"I bought the bass on Oct. 12, 1959, from Manny's in New York. If you remove ... more
"I bought the bass on Oct. 12, 1959, from Manny's in New York. If you remove the neck you can see Leo Fender's signature and because it's a prototype it has various bits that are not standard. For example, underneath the pickguard they installed what was tantamount to a fuzzbox but it was very primitive - a couple of resistors that cut the signal in half and fouled it up. It had a switch on it and when you tried to cut the roughness out it wouldn't cut out properly, so I took it out."
Despite Flowers' claim to have bought the bass in '59, its serial number is 57025, a 1960 number.
Paul Alcantra later told Curtis Novak Guitars and Pickups "I solved the discrepancy with the patent numbers on the headstock of Herbie's bass and the date at which he recalls buying it (1959/60). The headstock decal—which was flaking off—was apparently changed by George Harrison's guitar tech when Herbie was working on the 'Gone Troppo' album! So there you have it. Regards, Paul"
Flowers' official website elaborates: "WHAT HAS ADDED TO THE CONTROVERSY MORE THAN ANYTHING ELSE IS THE 'DECAL' (TRANSFER) ON THE HEAD OF THE INSTRUMENT. A PATENT NUMBER SHOWS THE DATE AS 1965. HERBIE SAYS THAT THE ORIGINAL CAME OFF AFTER THE INSTRUMENT GOT WET DURING AN OPEN AIR GIG WITH T.REX., AND WEEKS LATER GEORGE HARRISON'S GUITAR TECHIE REPLACED IT WITH A SPARE ONE THAT HE HAD – SADLY NOT THE REAL McCOY."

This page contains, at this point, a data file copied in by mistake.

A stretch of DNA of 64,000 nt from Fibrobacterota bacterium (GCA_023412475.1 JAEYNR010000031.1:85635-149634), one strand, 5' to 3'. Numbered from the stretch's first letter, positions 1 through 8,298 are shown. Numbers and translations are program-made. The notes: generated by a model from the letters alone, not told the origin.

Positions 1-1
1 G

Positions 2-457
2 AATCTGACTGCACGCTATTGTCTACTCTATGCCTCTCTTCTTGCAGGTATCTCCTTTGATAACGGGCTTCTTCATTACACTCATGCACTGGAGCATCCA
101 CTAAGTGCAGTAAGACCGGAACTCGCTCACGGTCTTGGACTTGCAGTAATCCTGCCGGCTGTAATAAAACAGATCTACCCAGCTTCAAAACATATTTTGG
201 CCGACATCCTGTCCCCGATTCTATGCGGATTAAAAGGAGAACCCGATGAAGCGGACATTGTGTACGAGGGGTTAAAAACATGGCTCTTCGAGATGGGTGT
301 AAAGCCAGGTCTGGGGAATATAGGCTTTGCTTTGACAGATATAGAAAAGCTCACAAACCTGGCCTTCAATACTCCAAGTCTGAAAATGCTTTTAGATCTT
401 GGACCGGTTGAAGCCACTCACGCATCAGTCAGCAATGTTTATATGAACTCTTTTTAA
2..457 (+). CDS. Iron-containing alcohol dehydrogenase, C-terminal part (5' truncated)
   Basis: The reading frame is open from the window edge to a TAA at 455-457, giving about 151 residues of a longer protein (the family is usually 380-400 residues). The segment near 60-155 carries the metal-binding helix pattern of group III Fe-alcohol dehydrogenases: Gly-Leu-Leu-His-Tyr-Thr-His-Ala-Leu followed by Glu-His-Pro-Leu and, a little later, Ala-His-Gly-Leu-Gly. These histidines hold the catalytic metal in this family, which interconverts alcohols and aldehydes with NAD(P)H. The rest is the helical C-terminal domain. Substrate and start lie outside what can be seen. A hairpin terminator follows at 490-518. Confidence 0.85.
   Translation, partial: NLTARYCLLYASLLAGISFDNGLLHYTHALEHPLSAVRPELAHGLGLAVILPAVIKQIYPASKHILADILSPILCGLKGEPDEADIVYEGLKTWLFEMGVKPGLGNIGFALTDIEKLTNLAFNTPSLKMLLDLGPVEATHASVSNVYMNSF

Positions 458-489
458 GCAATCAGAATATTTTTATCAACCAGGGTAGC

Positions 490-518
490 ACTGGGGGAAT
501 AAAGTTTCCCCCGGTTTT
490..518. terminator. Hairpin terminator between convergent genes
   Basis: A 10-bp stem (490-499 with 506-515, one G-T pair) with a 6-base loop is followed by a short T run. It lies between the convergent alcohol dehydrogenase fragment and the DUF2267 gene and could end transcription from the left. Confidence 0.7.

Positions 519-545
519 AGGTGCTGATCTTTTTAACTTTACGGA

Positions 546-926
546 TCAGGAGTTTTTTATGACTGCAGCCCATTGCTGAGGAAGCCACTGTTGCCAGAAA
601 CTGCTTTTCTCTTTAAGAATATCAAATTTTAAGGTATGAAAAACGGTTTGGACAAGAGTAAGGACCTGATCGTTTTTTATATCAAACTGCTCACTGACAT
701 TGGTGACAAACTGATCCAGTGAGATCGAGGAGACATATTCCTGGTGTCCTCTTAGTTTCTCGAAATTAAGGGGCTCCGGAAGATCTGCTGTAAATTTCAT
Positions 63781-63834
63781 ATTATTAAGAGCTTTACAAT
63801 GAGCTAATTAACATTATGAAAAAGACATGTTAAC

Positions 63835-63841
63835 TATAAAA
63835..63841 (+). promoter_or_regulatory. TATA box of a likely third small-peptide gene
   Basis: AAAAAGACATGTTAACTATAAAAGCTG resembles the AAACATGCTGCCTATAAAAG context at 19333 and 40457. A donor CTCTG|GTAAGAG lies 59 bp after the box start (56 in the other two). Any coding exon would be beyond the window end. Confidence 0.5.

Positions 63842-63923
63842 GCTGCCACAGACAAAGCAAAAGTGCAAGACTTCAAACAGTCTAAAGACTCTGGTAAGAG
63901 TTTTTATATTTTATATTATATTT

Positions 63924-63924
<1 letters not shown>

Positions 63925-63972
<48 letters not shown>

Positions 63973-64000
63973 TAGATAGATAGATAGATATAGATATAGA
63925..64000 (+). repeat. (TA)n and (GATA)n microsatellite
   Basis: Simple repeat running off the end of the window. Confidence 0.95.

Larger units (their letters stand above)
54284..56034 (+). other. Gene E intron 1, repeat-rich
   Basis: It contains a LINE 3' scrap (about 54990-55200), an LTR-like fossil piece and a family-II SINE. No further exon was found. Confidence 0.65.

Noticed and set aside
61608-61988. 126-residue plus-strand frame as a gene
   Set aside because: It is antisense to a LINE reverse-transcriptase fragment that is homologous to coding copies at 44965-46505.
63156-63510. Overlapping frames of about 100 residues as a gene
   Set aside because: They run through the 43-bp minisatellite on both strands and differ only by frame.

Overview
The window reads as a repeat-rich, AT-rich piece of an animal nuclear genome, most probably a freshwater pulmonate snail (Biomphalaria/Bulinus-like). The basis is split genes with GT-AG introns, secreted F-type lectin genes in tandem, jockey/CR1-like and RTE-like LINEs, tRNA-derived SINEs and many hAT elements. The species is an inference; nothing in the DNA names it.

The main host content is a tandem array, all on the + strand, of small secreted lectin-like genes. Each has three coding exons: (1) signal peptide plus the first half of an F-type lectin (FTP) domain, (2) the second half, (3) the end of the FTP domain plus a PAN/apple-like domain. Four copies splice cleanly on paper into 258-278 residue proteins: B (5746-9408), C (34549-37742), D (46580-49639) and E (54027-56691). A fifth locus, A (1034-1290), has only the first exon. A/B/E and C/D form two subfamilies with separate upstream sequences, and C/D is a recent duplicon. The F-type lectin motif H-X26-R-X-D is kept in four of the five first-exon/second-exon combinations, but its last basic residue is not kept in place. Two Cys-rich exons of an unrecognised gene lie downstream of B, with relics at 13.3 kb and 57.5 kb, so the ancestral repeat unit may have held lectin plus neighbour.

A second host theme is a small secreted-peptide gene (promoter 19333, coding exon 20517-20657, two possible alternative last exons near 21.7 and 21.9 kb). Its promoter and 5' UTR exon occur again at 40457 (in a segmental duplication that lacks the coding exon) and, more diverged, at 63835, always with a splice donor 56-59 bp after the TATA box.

RotoSound CEO Jason How states that Flowers used these strings on Lou Reed's ... more
RotoSound CEO Jason How states that Flowers used these strings on Lou Reed's Transformer, notably so on "Walk On the Wild Side". This is confirmed by Flowers' RotoSound artist page.
From Flowers' official website: "The instruments manufactured by Hawkes & So... more
From Flowers' official website: "The instruments manufactured by Hawkes & Son during the latter quarter of the nineteenth century and the first half of the twentieth century were supplied to private musicians, orchestras and to the many military bands that existed especially in England. There were three models of instruments - namely the Professor which was based on the instruments of William Baker and the Concert and Panormo models - which were described in advertisements by Hawkes & Son themselves as 'Copies of the celebrated Panormo Bass used in the Private Band of Her late Majesty the Queen.' Herbie's Bass is 'The Professor'."